Where to Eat Post-Yoga in Flatiron

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These days, yoga studios are as ubiquitous as Starbucks in New York: they’re in every neighborhood, practically on every other block. We New Yorkers love our yoga as much as we love our coffee, and there are a lot of similarities: a daily, personally sacred ritual that leaves us feeling rejuvenated and most like ourselves. It’s easy to think about eating and practicing yoga with comparable philosophies: slowly, open-mindedly, consciously and with a sort of respect for the food or the practice.

Joyce Englander Levy is a teacher at and a co-owner of Yoga Shanti’s New York studio (its first studio is out in Sag Harbor in Edible East End territory), and she believes in “the idea that we have a food body — we are what we eat, what we put in.” It’s something I believe, too; I am the pre-class tea I drank, pouring myself into a downward dog and then, with Joyce’s prompts, through chaturanga.

Where food and yoga meet, there’s a food culture focused on that food body idea. I asked Joyce for some recommendations of what the teachers and students at Yoga Shanti New York love to eat and drink. “I think the food culture is heavily vegetarian, and there’s certainly a consciousness of what’s being put into the body,” said Joyce. But more than a certain cuisine, Joyce said that the culture promotes “actually savoring your food, and smelling it, and tasting it, and looking at it, and actually enjoying it. At Yoga Shanti, that’s definitely what we encourage. Whatever your food choices are, you’re choosing to eat mindfully — and that’s how you’ll digest the best.”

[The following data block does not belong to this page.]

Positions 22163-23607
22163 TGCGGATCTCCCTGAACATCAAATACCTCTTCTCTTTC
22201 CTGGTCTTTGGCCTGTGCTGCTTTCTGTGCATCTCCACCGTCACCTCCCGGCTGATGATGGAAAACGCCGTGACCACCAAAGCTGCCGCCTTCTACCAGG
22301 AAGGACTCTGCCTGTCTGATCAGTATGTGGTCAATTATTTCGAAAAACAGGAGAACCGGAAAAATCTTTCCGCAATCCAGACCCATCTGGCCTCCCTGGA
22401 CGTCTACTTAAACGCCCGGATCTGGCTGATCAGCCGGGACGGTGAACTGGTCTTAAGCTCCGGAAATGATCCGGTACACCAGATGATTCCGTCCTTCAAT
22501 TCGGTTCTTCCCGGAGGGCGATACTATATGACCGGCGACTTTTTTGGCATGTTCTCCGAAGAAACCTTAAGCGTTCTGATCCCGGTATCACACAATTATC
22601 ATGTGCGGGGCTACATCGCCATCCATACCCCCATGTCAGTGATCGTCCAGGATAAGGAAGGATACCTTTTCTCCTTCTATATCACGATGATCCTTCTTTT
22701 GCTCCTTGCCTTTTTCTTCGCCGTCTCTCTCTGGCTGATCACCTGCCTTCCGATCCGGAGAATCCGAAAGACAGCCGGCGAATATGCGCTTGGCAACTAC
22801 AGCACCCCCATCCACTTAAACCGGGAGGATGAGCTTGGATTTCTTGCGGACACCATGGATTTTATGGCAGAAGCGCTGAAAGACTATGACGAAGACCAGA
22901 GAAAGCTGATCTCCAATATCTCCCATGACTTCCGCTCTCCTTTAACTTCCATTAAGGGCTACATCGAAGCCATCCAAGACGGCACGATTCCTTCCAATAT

Check out the interactive map, above, and Joyce’s recommendations, below.

Juice Press
“I basically live on juice,” said Joyce. “There’s one that just opened up on 22nd and I’m there, like, every day. I need to eat things that [make me feel] both satiated and like I can still really move.” Fresh-pressed juice is what Joyce sees students carrying into the studio the most. It’s also a restorative post-yoga go-to. The raw oatmeal with berry jam and Doctor Earth Green Juice are her staples.

Café El Presidente
“El Presidente is our new favorite spot. I walked out of class and saw some friends in in the window and went right in and had the most amazing dinner… Students hang out a lot at El Presidente — that’s starting to be a trend.” Joyce recommends the lobster tacos.

“That’s our favorite pizza place!” said Joyce. “The Popeye Pizza (with spinach, black pepper, gruyère and lots of black pepper) is mouth watering. I think I have to go order it now!”

“County is amazing and the bartender is really fun and brilliant. I’ve been on, like, two dates since my baby was born and they’ve both been there.” Their menu changes seasonally, but Joyce says that “every version of their kale salad is amazing and I don’t even like shrimp, but I love the way they serve it.”

“Sweetgreen is great, even though there’s always a line around the corner. And Sweetgreen you can order ahead of time if you download their app.”

Num Pang
“Num Pang is a great sandwich shop,” Joyce said. She usually orders the yam or cauliflower sandwiches.

Le Pain Quotidien
“Le Pain Quotidien is basically our office in the neighborhood. They have reliable wifi and really delicious organic food.”

“Cookshop on 10th and 20th St. They also have great wifi and delicious organic food.” For breakfast or brunch, Joyce loves their scramble, with roasted broccoli rabe, provolone, caramelized onions and crème fraîche.

Toby’s Estate Coffee
“We all run on Toby’s coffee, on 5th Ave. and 21st St.,” said Joyce. “If you want a treat, order their dirty chai. Their Flatiron Blend americano also has a special place in my heart.”

Feature photo courtesy of Joyce Englander Levy/Yoga Shanti NYC.

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